We’d all like to reduce the fuss and stress that comes with getting cows through milking time.
To do this we have to recognise the conditions that lead to poor cow flow and makes cows hesitant to step into the shed
Poor cow flow can take a toll on the animals, staff, and can impact your budgets. It slows down the milking process which means cows are off pasture for longer. This results in less time resting, eating, and drinking which directly correlates with decreased milk production and animal health.
There are a number of small details that can make a difference when it comes to optimising cow flow at milking time. In this article, we’re going to explore a few of these options and how farms can get the herd in and out with minimal fuss.
Cows should be able to enter and exit the milking parlour in a relaxed and gentle manner. Loud noises, poor handling, and unpredictable surfaces cause the cows to become jumpy, unsettled, and more prone to making sudden movements that can lead to injury.
There are two main factors that affect cow flow on the dairy farm. They are the dairy farmer and the farm facilities being used. Having the right attitude and level of care when handling the cows is one, if not the most, important thing that can impact cow flow. Using the right tone of voice, gentle gestures, and a good level of awareness and understanding of the animals and potential risks can make all the difference. Likewise, good and clean facilities will also have an effect. The facilities being used should be designed to suit the needs of the cows. This helps to make the milking environment more comfortable and pleasant for the cows, and in doing so encourages better flow.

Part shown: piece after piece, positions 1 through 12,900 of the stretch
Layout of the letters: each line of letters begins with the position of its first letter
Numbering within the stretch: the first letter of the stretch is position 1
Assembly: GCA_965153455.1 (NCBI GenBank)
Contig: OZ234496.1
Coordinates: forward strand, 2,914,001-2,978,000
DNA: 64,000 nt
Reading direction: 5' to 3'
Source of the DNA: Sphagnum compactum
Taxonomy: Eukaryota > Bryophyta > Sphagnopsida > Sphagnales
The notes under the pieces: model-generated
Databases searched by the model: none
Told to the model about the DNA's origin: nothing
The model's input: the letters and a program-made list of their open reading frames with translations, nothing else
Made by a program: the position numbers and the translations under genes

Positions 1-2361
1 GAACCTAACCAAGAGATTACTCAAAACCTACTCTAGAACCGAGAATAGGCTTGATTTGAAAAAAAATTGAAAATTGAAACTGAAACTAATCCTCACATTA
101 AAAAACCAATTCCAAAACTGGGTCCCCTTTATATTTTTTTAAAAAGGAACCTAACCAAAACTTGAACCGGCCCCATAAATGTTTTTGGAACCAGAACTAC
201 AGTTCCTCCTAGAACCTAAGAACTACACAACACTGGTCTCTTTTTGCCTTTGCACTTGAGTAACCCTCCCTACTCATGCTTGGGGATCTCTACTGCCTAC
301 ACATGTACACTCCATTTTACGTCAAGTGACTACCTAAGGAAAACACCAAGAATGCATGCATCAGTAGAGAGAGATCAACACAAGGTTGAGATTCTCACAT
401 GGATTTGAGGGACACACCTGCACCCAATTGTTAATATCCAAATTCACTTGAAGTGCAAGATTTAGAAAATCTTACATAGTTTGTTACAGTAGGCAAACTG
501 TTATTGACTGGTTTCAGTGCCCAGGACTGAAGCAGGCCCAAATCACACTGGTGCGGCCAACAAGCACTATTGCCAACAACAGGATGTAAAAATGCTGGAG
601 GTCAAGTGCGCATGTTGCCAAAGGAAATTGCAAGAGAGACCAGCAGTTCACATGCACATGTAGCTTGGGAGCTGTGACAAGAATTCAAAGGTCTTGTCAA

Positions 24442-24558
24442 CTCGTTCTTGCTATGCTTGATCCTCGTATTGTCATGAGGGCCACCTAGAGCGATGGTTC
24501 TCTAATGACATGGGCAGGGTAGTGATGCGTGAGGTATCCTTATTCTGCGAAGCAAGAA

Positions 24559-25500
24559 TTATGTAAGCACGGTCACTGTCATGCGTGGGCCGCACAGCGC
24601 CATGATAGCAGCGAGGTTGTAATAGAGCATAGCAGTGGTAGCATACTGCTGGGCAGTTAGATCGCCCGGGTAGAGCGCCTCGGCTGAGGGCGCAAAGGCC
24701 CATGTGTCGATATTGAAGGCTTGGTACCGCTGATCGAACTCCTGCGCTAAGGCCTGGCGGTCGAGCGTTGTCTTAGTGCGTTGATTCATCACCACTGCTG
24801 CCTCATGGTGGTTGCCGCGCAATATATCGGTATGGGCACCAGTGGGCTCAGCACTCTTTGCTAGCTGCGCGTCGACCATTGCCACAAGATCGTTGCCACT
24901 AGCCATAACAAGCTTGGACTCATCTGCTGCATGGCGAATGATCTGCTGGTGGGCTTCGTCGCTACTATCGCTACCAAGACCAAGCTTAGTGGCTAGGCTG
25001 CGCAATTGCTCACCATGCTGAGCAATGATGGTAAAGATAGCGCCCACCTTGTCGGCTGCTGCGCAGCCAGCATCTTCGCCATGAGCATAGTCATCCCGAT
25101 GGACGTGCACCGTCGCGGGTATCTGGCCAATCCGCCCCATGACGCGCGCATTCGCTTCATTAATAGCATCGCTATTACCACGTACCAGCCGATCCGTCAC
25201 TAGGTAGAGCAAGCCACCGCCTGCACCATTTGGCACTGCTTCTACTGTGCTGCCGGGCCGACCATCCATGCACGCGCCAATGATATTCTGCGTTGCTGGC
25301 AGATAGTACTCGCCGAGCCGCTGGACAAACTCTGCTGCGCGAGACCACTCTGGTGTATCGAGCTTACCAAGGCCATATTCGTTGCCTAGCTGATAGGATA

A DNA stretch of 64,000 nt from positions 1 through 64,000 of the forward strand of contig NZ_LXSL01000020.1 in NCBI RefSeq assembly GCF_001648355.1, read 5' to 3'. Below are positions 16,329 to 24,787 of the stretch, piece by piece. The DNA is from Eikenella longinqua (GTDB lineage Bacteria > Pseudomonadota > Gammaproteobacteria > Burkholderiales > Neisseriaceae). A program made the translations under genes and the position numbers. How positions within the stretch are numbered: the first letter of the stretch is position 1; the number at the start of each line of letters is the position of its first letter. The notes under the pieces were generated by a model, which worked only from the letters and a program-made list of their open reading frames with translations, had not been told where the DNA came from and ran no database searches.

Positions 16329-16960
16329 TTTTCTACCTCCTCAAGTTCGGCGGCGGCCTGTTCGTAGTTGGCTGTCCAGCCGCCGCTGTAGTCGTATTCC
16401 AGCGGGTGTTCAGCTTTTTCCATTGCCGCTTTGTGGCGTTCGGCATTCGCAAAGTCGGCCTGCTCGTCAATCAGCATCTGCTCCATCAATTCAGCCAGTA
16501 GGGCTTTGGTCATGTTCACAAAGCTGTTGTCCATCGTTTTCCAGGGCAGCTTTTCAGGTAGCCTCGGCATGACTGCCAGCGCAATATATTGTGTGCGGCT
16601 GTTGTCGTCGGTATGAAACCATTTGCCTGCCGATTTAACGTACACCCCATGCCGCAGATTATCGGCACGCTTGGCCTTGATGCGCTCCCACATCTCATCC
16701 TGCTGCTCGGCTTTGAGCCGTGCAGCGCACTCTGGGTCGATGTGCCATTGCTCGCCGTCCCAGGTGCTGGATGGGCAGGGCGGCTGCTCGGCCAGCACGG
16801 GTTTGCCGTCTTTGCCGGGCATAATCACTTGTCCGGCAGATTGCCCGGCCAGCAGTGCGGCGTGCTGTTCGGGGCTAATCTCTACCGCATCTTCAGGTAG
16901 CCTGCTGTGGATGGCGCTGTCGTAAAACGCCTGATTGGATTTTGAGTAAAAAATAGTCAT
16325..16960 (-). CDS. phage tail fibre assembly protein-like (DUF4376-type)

The benefits of having good cow flow
Having good cow flow means that milkings are far more efficient. When your herd flows well, the cows move voluntarily, they milk better because they are content and relaxed, and staff are less likely to get impatient and contribute to any nervousness the cows might have.
Studies show that consistent routine contributes to better cow flow. This doesn’t just mean having the same milking time each day, but it also includes walking speed, noise volumes, milking techniques, appropriate use of the backing gate, and non-slip surfacing. All these factors play a role in making the cows feel comfortable and confident when entering the milking parlour.
Here are a few things to be considering:
- Staff members should be comfortable during milking time. After 2 hours most people start to feel a little tired and begin to lose patience. This results in stress and poor observations. Discomfort and impatience can also lead to human error or not being able to pick up on potential hazards or conditions the cows might be dealing with which can lead to things like mastitis and lameness. Animal handling and cow flow suffer if staff members are not able to perform at their best.
- Make sure our staff know to be patient and gentle. Loud shouting, angry voices, and excessive use of the backing gate can lead to injury and cause the cows to become nervous.
- Installing rubber mats both in the pit and on the milking platform can draw cows into the parlour while also creating a comfortable surface for staff members to stand on as opposed to concrete.
- Concrete areas should be grooved appropriately if they do not have a rubber surface over top. This is to make sure the floors are slip-resistant and cows can walk comfortably.
- Ensure the parlour is well lit and there is not too much noise. Unusual and loud noises make cows hesitant and can reduce milking speeds. Minimising shadows and making sure surfaces and locations are well lit also helps increase cows’ confidence throughout the milking experience.